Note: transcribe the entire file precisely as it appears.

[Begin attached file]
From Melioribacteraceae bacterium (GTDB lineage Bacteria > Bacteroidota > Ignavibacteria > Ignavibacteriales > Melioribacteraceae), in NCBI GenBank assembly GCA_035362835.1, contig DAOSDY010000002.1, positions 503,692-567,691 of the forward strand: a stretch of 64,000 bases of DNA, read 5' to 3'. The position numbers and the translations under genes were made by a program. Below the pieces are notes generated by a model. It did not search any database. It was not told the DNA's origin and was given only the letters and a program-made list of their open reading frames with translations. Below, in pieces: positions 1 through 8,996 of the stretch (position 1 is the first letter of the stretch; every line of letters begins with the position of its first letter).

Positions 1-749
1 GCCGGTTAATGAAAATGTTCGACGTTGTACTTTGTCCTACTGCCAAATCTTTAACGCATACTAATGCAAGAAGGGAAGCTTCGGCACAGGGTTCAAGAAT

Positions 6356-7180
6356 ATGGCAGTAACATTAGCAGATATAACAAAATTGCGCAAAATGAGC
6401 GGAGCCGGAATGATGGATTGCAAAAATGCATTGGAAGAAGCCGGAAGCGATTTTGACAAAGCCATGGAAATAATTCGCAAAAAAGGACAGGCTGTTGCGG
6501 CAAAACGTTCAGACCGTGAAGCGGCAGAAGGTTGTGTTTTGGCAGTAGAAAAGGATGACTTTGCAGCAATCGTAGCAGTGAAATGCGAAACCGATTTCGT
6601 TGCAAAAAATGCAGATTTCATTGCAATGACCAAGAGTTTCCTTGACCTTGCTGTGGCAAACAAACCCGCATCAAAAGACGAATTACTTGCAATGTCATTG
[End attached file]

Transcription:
From Melioribacteraceae bacterium (GTDB lineage Bacteria > Bacteroidota > Ignavibacteria > Ignavibacteriales > Melioribacteraceae), in NCBI GenBank assembly GCA_035362835.1, contig DAOSDY010000002.1, positions 503,692-567,691 of the forward strand: a stretch of 64,000 bases of DNA, read 5' to 3'. The position numbers and the translations under genes were made by a program. Below the pieces are notes generated by a model. It did not search any database. It was not told the DNA's origin and was given only the letters and a program-made list of their open reading frames with translations. Below, in pieces: positions 1 through 8,996 of the stretch (position 1 is the first letter of the stretch; every line of letters begins with the position of its first letter).

Positions 1-749
1 GCCGGTTAATGAAAATGTTCGACGTTGTACTTTGTCCTACTGCCAAATCTTTAACGCATACTAATGCAAGAAGGGAAGCTTCGGCACAGGGTTCAAGAAT

Positions 6356-7180
6356 ATGGCAGTAACATTAGCAGATATAACAAAATTGCGCAAAATGAGC
6401 GGAGCCGGAATGATGGATTGCAAAAATGCATTGGAAGAAGCCGGAAGCGATTTTGACAAAGCCATGGAAATAATTCGCAAAAAAGGACAGGCTGTTGCGG
6501 CAAAACGTTCAGACCGTGAAGCGGCAGAAGGTTGTGTTTTGGCAGTAGAAAAGGATGACTTTGCAGCAATCGTAGCAGTGAAATGCGAAACCGATTTCGT
6601 TGCAAAAAATGCAGATTTCATTGCAATGACCAAGAGTTTCCTTGACCTTGCTGTGGCAAACAAACCCGCATCAAAAGACGAATTACTTGCAATGTCATTG